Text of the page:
A Note on ‘Khovanshchina’

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On the occasion of the Metropolitan Opera’s production of Mussorgsky’s Khovanshchina, we publish, in a slightly revised version, Isaiah Berlin’s program note for the Covent Garden production of 1963.

In the spring of 1872 Vladimir Vassilievich Stassov, the friend, inspirer, critic, historian, and principal standard-bearer of the new national school of Russian art, conceived a new theme for an opera which he urged with characteristic vehemence upon his admiring friend Modest Petrovich Mussorgsky. The composer had just completed his second version of Boris Godunov; that work, too, owed a great deal to Stassov, whose sympathies, like those of the painters, sculptors, and composers whom he influenced, were against the regime and with the Populist movement. For him and his friends art was not an end in itself; its primary purpose was not to give delight but to communicate truth. This truth was of necessity social and historical, for, as Mussorgsky wrote in October of the same year to Stassov,

the artistic representation of beauty alone in its material manifestation is crude, immature, and belongs to the infancy of art. The subtlest traits of the nature of both the individual and the masses—to explore these little-known regions and to conquer them—that is the true mission of the artist. To new shores! Boldly, through storms, shoals, and under-water rocks, to new shores! Man is a social being and cannot be otherwise; masses, like individuals, invariably possess elusive traits that no one has seen, that slip through one’s fingers—to note them, study them, read, observe, conjecture, to dedicate one’s entire being to their study, to offer the result to humanity as a wholesome dish which it has never before tasted, that is the task—the joy of joys! This is what we shall try to do in our Khovanshchina—what, my dear Oracle?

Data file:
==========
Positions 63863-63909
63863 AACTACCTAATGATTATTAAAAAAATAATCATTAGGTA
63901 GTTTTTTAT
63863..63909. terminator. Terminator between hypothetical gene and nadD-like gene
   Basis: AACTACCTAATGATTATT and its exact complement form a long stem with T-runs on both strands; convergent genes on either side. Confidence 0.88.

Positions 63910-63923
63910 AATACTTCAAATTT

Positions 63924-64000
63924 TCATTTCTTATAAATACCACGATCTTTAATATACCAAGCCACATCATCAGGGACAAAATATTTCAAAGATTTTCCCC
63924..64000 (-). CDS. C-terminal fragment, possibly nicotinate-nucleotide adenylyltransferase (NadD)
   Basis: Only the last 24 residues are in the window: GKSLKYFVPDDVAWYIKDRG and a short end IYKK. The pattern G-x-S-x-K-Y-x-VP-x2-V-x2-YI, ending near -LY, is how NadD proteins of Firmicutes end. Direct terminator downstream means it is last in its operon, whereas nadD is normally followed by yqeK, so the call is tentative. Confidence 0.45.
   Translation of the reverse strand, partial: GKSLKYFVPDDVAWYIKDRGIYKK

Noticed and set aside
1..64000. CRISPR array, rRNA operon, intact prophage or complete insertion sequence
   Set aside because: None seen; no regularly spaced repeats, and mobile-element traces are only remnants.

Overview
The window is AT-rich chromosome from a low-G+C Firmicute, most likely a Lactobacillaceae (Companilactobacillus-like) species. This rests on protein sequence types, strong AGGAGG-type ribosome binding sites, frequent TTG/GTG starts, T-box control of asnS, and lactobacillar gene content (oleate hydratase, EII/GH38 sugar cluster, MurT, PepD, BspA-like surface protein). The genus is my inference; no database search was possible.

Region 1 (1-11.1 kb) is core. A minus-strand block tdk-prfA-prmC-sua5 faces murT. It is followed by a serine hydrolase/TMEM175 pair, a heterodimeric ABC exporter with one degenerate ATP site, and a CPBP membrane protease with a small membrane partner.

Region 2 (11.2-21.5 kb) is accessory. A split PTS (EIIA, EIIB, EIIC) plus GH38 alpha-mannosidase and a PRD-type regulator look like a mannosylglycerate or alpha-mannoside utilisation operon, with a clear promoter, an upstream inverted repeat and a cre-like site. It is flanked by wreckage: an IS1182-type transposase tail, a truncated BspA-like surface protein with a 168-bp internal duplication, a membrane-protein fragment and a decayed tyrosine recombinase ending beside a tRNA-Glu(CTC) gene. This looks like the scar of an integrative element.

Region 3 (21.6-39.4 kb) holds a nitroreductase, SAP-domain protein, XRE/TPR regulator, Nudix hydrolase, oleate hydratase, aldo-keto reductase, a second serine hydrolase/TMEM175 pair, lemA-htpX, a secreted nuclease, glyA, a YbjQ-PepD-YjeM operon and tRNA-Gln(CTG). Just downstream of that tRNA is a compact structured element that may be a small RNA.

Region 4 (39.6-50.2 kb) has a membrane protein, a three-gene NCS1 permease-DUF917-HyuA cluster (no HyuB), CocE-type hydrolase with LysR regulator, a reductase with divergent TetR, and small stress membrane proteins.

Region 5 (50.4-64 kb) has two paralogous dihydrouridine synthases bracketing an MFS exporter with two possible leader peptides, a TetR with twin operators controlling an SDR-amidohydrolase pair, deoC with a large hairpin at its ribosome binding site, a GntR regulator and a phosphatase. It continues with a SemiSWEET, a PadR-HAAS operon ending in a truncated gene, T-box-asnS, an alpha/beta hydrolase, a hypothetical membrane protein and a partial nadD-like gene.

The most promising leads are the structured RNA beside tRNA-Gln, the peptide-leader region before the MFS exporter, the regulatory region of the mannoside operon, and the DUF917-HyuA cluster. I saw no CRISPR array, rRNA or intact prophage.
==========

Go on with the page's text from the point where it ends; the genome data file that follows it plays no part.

Unswerving service to the cause of truth—scrupulous fidelity to every nuance of human character and action, the invention of a special musical idiom for “the re-creation in musical terms not of generalized moods or feelings,” but of the “melodic quality of actual human speech” by means of which what is significant in the flow of life can be directly conveyed to his contemporaries—that, according to the “oracle”—Stassov—is the task of every progressive artist. To do this, to follow every pulsation of the constantly changing human spirit, was to abandon fixed rules: this was what the great innovators. “Palestrina, Bach, Gluck, Beethoven, Berlioz” (and in Russia Dargomyzhsky, whom Mussorgsky described as a composer of genius) had done.

The principal enemy was the spiritually empty music of the West. Bellini, Donizetti, Verdi, were singled out by the new Russian school, as purveyors of lifeless, mass-produced artefacts which, with their conventional arias, mechanical harmonies, and absurd plots, were only too obviously designed to satisfy the routine demands of commercialized Western taste. Tchaikovsky was condemned as their cosmopolitan imitator; Wagner’s music was dismissed as pretentious cacophony. The heroes were Berlioz, Liszt, Dargomyzhsky, who had created new vehicles to express a contemporary vision of life.…



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